The consultants and coaches were barely able to give me the basics much less help me to move the needle in my practice in a meaningful and significant way.

I ended up putting my nose to the grindstone and learning all of my financial literacy skills the hard way- by independent research and resolute study. I then took the principles I learned through research and what I gained from real-world first-hand experience to create my own management system in practice – that’s when my practice grew exponentially. After I had implemented my own system based on solid business practices, my practice began to grow month after month – for years. I eventually got to the point where people approached me to start consulting them; then the rest was history- now my practice solution is used by all of our clients, and I stepped away from practicing personally.

What we do isn’t magic.

Here’s the thing, what we as The Art of Practice Prosperity team do isn’t magic. We help healthcare practitioners with their financial literacy and managerial decision-making skills. On top of filling the educational gaps left from college, we give them a plug-and-play business solution that they can implement immediately- which is very important. 56% of small business in the United States fail within the first four years, and much of it is due to poor financial literacy. We’ve met a lot of practitioners with failed or failing businesses, and it’s typically poor money management skills, poor marketing skills, and poor sales or enrollment skills that sink their practice. A healthcare practice owner must know the best business practices in accounting, allocating funds for disbursements, payroll, marketing, paying themselves, human resources, and practice management. If a practice owner doesn’t have a solid understanding of these areas, even when they might not be performing in all of them themselves personally, they will be set up for failure.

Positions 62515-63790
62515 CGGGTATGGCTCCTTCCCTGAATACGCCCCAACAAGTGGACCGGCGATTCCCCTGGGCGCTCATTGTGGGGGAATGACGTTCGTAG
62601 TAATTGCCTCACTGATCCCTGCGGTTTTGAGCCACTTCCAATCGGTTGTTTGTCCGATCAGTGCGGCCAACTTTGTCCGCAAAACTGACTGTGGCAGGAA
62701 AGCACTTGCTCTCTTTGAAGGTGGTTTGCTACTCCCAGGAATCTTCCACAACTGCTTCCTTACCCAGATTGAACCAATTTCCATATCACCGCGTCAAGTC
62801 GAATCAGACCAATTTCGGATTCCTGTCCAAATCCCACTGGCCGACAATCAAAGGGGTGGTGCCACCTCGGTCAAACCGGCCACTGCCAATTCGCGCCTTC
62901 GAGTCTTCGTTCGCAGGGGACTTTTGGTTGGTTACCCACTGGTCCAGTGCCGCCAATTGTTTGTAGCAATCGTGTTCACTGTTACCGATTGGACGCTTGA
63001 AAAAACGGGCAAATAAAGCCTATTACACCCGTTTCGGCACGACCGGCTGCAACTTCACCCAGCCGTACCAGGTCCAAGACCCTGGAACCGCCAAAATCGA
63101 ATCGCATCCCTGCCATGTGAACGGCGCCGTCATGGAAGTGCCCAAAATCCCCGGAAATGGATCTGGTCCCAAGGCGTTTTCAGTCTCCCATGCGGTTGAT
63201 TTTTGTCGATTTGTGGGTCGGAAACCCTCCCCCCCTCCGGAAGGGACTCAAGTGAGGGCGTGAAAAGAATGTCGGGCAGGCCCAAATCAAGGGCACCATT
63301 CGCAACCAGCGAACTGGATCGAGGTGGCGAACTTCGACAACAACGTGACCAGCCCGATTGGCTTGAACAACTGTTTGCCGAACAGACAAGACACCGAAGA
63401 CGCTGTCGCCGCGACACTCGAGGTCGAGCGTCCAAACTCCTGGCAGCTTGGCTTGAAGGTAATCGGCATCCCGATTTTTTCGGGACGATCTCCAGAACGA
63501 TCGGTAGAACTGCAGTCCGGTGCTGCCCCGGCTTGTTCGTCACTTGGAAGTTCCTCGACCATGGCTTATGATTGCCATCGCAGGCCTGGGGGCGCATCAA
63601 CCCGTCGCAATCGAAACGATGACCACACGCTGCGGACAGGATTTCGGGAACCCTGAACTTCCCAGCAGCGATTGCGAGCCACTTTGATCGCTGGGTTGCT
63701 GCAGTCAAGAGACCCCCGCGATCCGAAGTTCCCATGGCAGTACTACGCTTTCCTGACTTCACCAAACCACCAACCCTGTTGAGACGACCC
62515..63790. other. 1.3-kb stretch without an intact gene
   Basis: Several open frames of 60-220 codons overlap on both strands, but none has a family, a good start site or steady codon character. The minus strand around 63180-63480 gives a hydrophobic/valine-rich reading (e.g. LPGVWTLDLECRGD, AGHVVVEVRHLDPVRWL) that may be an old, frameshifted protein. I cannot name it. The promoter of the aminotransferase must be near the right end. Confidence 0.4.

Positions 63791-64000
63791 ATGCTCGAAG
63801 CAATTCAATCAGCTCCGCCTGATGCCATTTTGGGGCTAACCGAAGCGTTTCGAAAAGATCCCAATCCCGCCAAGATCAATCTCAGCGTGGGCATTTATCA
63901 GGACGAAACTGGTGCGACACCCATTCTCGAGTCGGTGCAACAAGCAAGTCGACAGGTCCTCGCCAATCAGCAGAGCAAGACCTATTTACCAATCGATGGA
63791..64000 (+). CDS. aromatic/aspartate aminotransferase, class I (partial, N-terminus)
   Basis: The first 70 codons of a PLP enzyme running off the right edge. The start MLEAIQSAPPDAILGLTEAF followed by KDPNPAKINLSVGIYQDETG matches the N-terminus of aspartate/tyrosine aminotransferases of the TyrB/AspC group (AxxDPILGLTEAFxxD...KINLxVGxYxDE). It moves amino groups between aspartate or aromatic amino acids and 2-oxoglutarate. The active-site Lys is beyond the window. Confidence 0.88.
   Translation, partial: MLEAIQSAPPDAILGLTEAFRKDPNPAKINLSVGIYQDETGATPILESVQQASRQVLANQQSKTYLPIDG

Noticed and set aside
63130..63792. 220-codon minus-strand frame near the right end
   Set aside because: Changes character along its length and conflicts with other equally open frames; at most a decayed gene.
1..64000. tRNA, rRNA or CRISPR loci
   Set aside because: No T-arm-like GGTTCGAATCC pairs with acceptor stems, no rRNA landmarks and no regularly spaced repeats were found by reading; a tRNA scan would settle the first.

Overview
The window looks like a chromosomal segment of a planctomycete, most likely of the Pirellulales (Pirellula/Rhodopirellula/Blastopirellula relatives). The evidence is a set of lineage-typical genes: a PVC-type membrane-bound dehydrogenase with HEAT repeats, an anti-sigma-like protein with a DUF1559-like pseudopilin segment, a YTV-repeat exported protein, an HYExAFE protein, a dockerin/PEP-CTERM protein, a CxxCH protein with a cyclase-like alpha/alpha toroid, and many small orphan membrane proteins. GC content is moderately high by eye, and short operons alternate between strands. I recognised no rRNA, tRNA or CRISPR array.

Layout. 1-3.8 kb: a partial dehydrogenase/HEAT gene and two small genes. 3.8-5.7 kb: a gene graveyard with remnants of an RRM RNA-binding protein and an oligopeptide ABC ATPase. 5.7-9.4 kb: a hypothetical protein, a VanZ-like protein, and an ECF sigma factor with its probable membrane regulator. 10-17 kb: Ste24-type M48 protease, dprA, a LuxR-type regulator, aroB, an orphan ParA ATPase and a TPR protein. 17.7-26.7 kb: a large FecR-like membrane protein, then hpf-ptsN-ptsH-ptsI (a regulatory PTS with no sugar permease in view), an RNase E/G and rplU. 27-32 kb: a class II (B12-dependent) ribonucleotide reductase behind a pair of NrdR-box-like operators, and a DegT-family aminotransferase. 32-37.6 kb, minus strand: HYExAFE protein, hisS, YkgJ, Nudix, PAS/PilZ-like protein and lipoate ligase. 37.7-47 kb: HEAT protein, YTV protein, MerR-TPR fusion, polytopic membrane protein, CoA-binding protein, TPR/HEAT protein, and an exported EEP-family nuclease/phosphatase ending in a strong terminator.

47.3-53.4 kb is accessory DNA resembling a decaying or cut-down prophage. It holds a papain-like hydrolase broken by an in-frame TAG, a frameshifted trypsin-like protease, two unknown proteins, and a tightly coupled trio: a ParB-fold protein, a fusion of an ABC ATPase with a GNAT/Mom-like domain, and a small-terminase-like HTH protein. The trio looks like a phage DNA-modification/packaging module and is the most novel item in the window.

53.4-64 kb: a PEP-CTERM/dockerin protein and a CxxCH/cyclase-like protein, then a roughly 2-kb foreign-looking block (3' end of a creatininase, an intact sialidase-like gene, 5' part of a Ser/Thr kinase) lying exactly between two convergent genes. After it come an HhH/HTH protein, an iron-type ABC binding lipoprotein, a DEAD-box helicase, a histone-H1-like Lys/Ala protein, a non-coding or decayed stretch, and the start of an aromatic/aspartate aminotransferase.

We will help you.

If you feel like you’re struggling to grasp the financial concepts involved with running a practice, we highly recommend watching our training. You can do that here: www.expandmypractice.com If you want to ask us a few questions and have a quick chat, you can do that here: www.theartofpracticeprosperity.com/sayhello

p.s. If you would like to learn more about this problem, I highly recommend reading this peer-reviewed study on the lack of financial literacy in the healthcare industry as it applies to Chiropractic. From our experience, we are confident that this is transferable to any healthcare field:

Financial attitudes, knowledge, and habits of chiropractic students: A descriptive survey

All our best,
Jonathan and The Art of Practice Prosperity Team